Los Angeles deputy describes rescuing newborn buried alive
LOS ANGELES (AP) — Los Angeles County sheriff's Deputy Adam Collette knelt on the asphalt and heard the muffled cries of a baby who had been buried alive.
He pried up two large pieces of asphalt, dug out loose dirt and plucked the newborn girl from the hole along a bike path, cradling her in his arms.
"I think the baby had a sigh of relief, and so did I," Collette said Monday. "We kind of felt each other like, 'Hey, everything's going to be OK."
The girl, estimated to be 24 to 36 hours old when she was found Friday, was healthy and in stable condition at a hospital.
"I think the baby definitely had a touch of God that day," Collette said at a news conference.
Authorities urged the unknown mother to come forward in case she needs medical attention and also put out a call for people who might want to provide a foster home for the baby.
Two sisters walking on the bike path near a riverbed in suburban Compton heard the child's cries Friday afternoon, Sheriff Jim McDonnell said.
"My sister said, 'Can you hear a baby crying?' And I said no, I don't know," Angelica Blount told KCBS-TV. "That might be a cat. And she said, 'No, that is a baby.'"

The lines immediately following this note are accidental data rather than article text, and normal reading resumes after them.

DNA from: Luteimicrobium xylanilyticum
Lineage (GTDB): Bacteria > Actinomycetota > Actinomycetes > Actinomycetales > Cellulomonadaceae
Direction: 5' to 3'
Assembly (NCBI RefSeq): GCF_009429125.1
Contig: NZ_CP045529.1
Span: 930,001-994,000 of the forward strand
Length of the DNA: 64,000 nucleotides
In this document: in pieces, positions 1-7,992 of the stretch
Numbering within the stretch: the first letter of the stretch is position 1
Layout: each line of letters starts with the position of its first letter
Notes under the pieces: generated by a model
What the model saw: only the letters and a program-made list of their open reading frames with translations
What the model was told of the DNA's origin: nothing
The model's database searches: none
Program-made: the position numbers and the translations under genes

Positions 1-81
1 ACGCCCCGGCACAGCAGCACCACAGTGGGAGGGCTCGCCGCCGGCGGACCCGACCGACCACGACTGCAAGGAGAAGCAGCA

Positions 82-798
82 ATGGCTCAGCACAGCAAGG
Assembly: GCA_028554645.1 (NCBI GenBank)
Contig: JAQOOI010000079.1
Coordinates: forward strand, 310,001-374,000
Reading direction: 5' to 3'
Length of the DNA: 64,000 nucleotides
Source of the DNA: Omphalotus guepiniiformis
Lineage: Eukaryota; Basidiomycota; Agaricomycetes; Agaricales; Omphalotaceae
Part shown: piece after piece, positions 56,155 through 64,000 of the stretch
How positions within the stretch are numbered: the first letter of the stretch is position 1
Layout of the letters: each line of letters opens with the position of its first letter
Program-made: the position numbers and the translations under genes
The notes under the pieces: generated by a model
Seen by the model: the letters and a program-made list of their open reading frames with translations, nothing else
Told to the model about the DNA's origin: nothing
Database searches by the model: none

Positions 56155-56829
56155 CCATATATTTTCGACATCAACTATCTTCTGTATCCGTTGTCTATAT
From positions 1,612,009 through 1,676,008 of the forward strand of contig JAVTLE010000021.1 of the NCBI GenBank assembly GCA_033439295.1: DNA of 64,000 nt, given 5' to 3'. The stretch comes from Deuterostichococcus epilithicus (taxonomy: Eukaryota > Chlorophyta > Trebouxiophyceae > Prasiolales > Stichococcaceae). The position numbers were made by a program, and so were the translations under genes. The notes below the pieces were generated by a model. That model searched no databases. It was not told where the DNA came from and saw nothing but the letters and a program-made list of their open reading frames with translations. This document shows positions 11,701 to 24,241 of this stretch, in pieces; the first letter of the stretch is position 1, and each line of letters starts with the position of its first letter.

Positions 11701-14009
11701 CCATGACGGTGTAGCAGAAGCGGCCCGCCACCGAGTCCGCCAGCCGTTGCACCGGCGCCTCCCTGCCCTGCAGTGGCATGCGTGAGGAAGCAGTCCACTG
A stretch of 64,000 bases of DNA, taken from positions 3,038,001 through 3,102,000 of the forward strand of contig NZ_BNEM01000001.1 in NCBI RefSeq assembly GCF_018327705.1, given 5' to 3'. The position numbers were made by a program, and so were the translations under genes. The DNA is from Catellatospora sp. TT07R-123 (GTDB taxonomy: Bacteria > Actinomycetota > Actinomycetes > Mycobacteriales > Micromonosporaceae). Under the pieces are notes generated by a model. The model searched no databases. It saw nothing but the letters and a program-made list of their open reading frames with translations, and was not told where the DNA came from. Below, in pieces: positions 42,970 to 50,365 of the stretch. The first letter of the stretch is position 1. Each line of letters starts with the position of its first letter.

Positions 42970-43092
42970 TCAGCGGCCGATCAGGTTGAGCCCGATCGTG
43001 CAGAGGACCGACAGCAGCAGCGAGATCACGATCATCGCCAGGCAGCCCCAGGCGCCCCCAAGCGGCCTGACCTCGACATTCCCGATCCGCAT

Blount and her sister Evangelina McCrary called 911.
Collette and Deputy David Perry arrived and tried to track down the muffled cries, finally tracing it to a 2-foot-wide, semicircular hole, McDonnell said.
The hole, in the pavement at the base of a fence, was filled with loose dirt, vegetation and pieces of asphalt. Collette and his partner knelt and began removing the asphalt chunks.
Collette said even as he dug, he couldn't believe that there might be a baby underneath until he actually saw her.
"She was wrapped in what appears to be a hospital blanket, and her face was covered with the loose dirt," the sheriff said.
Collette, a father of two young girls, said he could tell by the child's cries that she was hungry but not hurt. She was cold to the touch but he couldn't see any signs of injury.
He calls her rescue a miracle.
"The sun was going down, and I think the baby had maybe 45 minutes to an hour left for someone to find it," Collette said.
Doctors believe the child might not have survived overnight, the sheriff said.
Collette and others said they couldn't judge the mother or the conditions that drove her to abandon the child, though Los Angeles County has a program that allows mothers to anonymously leave newborns at fire stations, sheriff's stations and hospitals without the threat of criminal charges.
"It's hard to believe that someone doesn't have a friend or a family member or someone to confide in," county Supervisor Don Knabe said. "They get pregnant in secret, they hide the secret, then they want to throw away the secret."
Sixteen babies have been surrendered in the county this year, and a total of 140 since 2001, Knabe said.
"We've had 140 courageous mothers that have done the right thing," Knabe said. "No name, no shame, no blame."